søndag den 15. juni 2014

What about European Curlew (arquata), Oriental Curlew (orientalis) and Steppe Curlew (suschkini)?

Due to gradual changes in plumage and measurements across the distributional of Eurasian Curlew, it is at best very difficult to identify out of range subspecies such as the eastern orientalis race, breeding east of the Urals, and suschkini breeding in steppe regions of southern Russia and Kazakhstan.

Nevertheless, on walking along the southern shore of Anholt on October 5, 2013 I flushed a 1cy Curlew which called for attention due its flashing white axillaries and underwing coverts. I grabbed for my camera and as it made a quick turn and passed nearby me I shoot a series of flight shots.

The bird is surely striking with its white underwing coverts, unmarked white axillaries and sparly marked flanks, but the amount of dark bars and the off-white ground colour to the tail could indicate that it may fit in among western-type birds with the least marked underwing coverts and flanks.

Nominate arquata and orientalis are western and eastern extremes respectively of continuous cline of increasing bill and tarsus length, less heavy marking, and paler ground-colour towards east. No sharp boundary between these extremes. Nominate arquata from western Europe typically have short bill and tarsus, rather broad streaks on upperparts and chest, back and rump usually streaked, belly and uppertail coverts often marked with black blobs, flanks distinctly barred and often with large dark blobs, axillaries barred and often with black subterminal blob, and underwing coverts partly barred or spotted, especially primary coverts.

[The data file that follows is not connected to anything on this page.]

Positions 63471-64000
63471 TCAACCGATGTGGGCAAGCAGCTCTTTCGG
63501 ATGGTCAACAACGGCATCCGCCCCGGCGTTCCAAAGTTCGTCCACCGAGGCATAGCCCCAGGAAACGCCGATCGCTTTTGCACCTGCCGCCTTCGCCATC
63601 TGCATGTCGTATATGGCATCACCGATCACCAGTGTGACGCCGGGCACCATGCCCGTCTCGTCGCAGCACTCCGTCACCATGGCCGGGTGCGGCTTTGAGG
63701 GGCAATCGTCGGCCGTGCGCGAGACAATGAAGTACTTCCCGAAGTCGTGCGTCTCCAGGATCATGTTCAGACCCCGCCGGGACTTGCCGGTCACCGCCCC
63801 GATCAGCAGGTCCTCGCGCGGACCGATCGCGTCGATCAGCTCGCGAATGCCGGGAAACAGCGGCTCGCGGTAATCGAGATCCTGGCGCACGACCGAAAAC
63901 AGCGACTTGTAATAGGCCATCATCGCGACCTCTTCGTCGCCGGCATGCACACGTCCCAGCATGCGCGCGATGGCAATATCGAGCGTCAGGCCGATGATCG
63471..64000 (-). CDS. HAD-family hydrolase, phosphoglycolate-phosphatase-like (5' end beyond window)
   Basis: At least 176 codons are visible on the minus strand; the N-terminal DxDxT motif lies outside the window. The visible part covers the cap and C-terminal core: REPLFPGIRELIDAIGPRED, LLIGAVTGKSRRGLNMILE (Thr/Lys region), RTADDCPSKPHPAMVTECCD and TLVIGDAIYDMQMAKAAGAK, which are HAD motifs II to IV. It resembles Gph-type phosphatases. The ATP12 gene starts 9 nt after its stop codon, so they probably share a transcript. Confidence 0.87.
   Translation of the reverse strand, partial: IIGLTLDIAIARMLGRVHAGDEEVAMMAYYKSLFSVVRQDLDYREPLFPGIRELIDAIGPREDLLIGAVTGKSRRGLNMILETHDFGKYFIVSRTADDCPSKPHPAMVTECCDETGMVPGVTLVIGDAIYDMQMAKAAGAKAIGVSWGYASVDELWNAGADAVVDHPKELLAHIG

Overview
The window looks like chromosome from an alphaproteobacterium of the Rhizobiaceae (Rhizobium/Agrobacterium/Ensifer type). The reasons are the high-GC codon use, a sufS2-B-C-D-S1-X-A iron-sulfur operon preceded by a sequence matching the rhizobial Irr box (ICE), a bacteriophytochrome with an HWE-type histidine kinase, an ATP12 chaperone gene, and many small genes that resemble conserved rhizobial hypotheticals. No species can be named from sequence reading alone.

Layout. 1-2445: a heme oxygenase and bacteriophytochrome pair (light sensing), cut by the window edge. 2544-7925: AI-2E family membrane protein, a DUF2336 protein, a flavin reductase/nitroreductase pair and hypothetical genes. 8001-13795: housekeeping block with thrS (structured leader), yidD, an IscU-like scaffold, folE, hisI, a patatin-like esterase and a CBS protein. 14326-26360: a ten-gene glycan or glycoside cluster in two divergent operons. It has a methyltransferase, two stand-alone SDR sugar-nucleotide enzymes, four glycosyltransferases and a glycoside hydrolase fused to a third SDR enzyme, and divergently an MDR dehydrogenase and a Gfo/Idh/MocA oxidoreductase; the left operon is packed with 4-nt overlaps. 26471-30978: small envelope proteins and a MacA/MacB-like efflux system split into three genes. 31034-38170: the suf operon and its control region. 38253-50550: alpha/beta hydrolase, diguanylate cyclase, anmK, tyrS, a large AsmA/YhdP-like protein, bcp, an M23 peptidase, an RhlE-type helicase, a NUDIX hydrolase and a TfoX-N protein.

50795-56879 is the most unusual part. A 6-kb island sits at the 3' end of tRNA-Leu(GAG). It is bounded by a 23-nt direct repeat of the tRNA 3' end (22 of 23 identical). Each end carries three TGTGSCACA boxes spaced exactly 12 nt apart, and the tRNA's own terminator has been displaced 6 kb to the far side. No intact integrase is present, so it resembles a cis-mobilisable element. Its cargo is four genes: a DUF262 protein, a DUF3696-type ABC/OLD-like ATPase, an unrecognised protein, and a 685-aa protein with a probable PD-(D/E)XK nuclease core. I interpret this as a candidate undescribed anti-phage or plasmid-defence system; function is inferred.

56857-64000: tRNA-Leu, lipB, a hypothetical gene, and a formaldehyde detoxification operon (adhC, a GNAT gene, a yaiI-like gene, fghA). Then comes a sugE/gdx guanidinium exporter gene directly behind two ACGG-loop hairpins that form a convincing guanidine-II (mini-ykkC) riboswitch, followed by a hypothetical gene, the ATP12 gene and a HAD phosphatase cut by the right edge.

Typical orientalis from eastern part of range has longer bill and tarsus; narrower and less deep black streaks on upper- and underparts, and flanks and tail coverts less heavily barred and usually lacking black blobs; belly, lower back, upper rump, and underwing almost immaculately white; tail with fewer and narrower bars; axillaries white, a few with thin dusky subterminal shaft-streak at most.

Marks in juveniles of both races relatively narrower, body and axillaries appearing paler; in nominate arquata, bars on axillaries often broken or forming rows of dots only. If trying racial recognition, it is thus important to account for age differences.

With this amount of dark bars and off-white ground colour in the tail, this may just fit in among western-type birds with the least marked underwing coverts and flanks...

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